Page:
South China Sea: China's charm offensive in the foreign media

A selection of the opeds published by Chinese ambassadors in the foreign press Image copyright Various
Image caption A selection of the opeds published by Chinese ambassadors in the foreign press

With an international court set to rule on China's territorial claims in the disputed South China Sea, Chinese ambassadors have been on a flurry of charm offensives in foreign media over the last few months.

It is widely expected that the ruling in the case brought by the Philippines will go against China, but that hasn't stopped its ambassadors making a push to convince the world that China is in the right.

English-language state media has released cutesy English-language videos discussing the history of the area and has entire website sections dedicated to analysis and discussion of the issue.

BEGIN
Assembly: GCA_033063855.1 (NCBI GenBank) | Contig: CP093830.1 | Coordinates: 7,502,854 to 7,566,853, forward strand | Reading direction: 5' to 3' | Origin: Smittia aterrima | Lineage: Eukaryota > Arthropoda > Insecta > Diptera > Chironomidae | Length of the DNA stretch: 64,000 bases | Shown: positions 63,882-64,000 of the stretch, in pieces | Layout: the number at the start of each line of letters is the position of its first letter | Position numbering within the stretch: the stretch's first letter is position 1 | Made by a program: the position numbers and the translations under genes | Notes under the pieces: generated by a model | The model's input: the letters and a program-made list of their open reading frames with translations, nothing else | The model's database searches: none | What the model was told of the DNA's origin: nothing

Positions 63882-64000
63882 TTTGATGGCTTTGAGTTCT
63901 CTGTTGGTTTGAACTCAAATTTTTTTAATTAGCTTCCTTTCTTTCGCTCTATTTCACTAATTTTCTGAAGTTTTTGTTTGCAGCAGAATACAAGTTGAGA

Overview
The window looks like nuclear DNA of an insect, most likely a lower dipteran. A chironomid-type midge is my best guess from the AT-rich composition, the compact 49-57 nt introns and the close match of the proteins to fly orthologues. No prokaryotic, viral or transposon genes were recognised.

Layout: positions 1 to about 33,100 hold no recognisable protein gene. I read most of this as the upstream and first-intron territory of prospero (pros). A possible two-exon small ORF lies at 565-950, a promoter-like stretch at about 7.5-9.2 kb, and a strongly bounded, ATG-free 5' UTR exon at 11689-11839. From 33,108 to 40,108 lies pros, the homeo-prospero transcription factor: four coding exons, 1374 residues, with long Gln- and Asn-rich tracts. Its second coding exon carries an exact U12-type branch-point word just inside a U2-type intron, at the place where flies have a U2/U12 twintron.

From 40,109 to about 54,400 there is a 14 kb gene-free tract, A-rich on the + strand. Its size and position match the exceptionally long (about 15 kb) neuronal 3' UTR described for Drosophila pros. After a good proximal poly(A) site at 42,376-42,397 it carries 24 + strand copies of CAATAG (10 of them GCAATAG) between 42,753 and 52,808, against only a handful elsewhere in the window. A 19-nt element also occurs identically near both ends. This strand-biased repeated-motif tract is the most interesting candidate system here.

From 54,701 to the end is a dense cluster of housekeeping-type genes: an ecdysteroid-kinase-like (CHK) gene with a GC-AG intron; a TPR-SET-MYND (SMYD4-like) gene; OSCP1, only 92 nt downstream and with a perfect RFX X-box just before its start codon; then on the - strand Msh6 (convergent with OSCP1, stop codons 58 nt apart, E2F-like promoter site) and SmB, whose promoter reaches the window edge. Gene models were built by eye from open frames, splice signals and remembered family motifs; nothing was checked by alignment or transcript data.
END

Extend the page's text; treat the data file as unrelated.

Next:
But over the last few months, Chinese ambassadors across the world have been targeting the foreign press as well, writing signed articles in national newspapers to put forward China's case.

Image copyright Reuters
Image caption Soldiers from the Chinese navy on patrol in the Spratly Islands, known in China as the Nansha Islands

South China Sea arbitration case

The Philippines has gone to the Permanent Court of Arbitration in The Hague to ask for a technical ruling about the extent of the territorial waters that can be claimed on the basis of the possession of various coastlines, islands and rocks.